Comment: We received many replies to this question. There is no doubt in the minds of the finance industry practitioners in this region that fraud and the sophistication of the attacks had increased dramatically in the past five-plus years, particularly as digital banking has become so prevalent, and as more and more transactions and communication are taking place online or via smartphones and tablets. One reply also referred to the ‘lackadaisical’ attitude of users. The respondents called for better cybersecurity in the region and for the Big Tech businesses to step up their internal efforts to complement and assist the authorities in the region to combat and prevent such activities.
Since the pandemic hit, there has been ever-greater pressure to accommodate digital banking and online transactions, opening the door even further to the criminals who are smart and prey on the emotional and psychological needs of individuals, who are especially vulnerable during times of personal financial stress. .
Hubbis: Do you think that banks, private banks and wealth management firms are well protected against fraud, or is it all moving too fast?
Comment: The replies here indicated that the banks and the wealth firms of all types are all pumping up their compliance and IT resources, and there is a far greater awareness of these issues, and meanwhile, the authorities are boosting their initiatives. There appears to be a general optimism that combined with the arrival of more sophisticated digital technologies, including AI and ML, the industry can keep the lid on the worst threats, both internal and external. However, it is also clear that more investment is required, and more focus needed to keep up with the criminal, whose innovation and determination appear limitless. The external threats can be mitigated by better monitoring, better hiring, better internal systems and processes, and by regular outreach to the clients/users and enhanced education about the threats and the ways such weaknesses are exploited by the fraudsters.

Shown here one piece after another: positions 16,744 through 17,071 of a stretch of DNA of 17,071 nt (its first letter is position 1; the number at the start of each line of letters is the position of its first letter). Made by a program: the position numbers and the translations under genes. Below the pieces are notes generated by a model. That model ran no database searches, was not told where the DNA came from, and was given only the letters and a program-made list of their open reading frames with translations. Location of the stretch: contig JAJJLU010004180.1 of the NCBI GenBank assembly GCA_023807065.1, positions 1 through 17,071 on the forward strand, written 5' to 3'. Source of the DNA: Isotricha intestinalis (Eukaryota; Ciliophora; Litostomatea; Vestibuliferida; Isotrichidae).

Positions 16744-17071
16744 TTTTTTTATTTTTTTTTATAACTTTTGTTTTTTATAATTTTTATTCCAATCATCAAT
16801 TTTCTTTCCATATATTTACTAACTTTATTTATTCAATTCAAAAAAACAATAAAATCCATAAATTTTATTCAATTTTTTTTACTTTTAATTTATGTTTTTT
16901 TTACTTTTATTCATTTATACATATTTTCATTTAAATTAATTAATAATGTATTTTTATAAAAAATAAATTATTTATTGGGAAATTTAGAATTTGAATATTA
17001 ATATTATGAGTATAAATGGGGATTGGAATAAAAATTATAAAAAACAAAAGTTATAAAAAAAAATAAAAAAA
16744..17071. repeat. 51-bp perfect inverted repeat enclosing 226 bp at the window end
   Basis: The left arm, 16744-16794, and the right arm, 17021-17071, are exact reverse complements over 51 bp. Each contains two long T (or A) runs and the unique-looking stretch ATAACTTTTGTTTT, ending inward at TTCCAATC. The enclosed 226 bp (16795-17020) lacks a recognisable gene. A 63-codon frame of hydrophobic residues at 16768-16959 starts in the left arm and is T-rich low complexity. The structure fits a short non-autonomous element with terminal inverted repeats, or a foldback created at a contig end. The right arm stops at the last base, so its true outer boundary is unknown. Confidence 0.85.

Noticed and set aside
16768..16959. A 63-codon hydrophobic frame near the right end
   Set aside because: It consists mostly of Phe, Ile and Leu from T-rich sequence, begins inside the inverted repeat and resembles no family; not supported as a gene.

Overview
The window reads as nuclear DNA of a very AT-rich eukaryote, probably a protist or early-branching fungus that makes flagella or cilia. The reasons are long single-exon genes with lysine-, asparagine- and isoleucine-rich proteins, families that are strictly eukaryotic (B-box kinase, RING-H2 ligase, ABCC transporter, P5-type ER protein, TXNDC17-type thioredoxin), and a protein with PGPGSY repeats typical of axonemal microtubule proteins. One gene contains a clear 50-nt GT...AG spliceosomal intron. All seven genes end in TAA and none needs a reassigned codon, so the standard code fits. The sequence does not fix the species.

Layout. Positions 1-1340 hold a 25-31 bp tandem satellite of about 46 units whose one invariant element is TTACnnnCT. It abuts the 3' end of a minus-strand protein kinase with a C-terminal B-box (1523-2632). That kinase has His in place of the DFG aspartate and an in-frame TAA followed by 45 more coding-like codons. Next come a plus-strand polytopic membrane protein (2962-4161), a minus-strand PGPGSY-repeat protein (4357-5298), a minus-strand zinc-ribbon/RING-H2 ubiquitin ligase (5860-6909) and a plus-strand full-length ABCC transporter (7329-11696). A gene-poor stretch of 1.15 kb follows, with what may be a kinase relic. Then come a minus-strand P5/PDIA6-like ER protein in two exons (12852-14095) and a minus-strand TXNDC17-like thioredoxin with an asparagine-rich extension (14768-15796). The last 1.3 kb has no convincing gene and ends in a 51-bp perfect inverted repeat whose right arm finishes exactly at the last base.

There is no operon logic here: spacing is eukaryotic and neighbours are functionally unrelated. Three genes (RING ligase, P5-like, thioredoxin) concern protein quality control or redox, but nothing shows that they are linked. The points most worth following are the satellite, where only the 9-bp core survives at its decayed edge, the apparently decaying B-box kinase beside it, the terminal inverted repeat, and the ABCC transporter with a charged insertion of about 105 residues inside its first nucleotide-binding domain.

Has your bank or wealth management firm been significantly increasing its defences against fraud in recent times?
Comment: There was an emphatic ‘yes’ voiced by all respondents here, with replies listing a host of ways in which their organisations and the industry, in general, are upping their games, boosting investment, improving processes, technology, monitoring, outreach, and also enhancing communication with the authorities and with the digital solutions businesses that can help them fight back.